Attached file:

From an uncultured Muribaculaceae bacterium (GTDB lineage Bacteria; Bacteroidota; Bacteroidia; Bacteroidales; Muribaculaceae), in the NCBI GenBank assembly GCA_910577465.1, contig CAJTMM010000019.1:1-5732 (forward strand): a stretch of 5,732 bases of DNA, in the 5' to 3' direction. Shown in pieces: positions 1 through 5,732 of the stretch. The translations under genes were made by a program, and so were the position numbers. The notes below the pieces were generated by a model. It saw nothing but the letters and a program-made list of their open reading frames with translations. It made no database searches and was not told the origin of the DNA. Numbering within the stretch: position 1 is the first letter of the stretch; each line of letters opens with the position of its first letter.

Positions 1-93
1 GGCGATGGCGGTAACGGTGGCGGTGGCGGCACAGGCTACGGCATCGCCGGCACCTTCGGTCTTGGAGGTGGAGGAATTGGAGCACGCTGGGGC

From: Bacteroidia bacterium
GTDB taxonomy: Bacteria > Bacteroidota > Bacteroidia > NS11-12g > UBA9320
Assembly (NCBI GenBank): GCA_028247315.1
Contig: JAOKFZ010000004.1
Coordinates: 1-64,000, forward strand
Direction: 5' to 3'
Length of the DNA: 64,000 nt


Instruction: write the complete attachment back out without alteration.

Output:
From an uncultured Muribaculaceae bacterium (GTDB lineage Bacteria; Bacteroidota; Bacteroidia; Bacteroidales; Muribaculaceae), in the NCBI GenBank assembly GCA_910577465.1, contig CAJTMM010000019.1:1-5732 (forward strand): a stretch of 5,732 bases of DNA, in the 5' to 3' direction. Shown in pieces: positions 1 through 5,732 of the stretch. The translations under genes were made by a program, and so were the position numbers. The notes below the pieces were generated by a model. It saw nothing but the letters and a program-made list of their open reading frames with translations. It made no database searches and was not told the origin of the DNA. Numbering within the stretch: position 1 is the first letter of the stretch; each line of letters opens with the position of its first letter.

Positions 1-93
1 GGCGATGGCGGTAACGGTGGCGGTGGCGGCACAGGCTACGGCATCGCCGGCACCTTCGGTCTTGGAGGTGGAGGAATTGGAGCACGCTGGGGC

From: Bacteroidia bacterium
GTDB taxonomy: Bacteria > Bacteroidota > Bacteroidia > NS11-12g > UBA9320
Assembly (NCBI GenBank): GCA_028247315.1
Contig: JAOKFZ010000004.1
Coordinates: 1-64,000, forward strand
Direction: 5' to 3'
Length of the DNA: 64,000 nt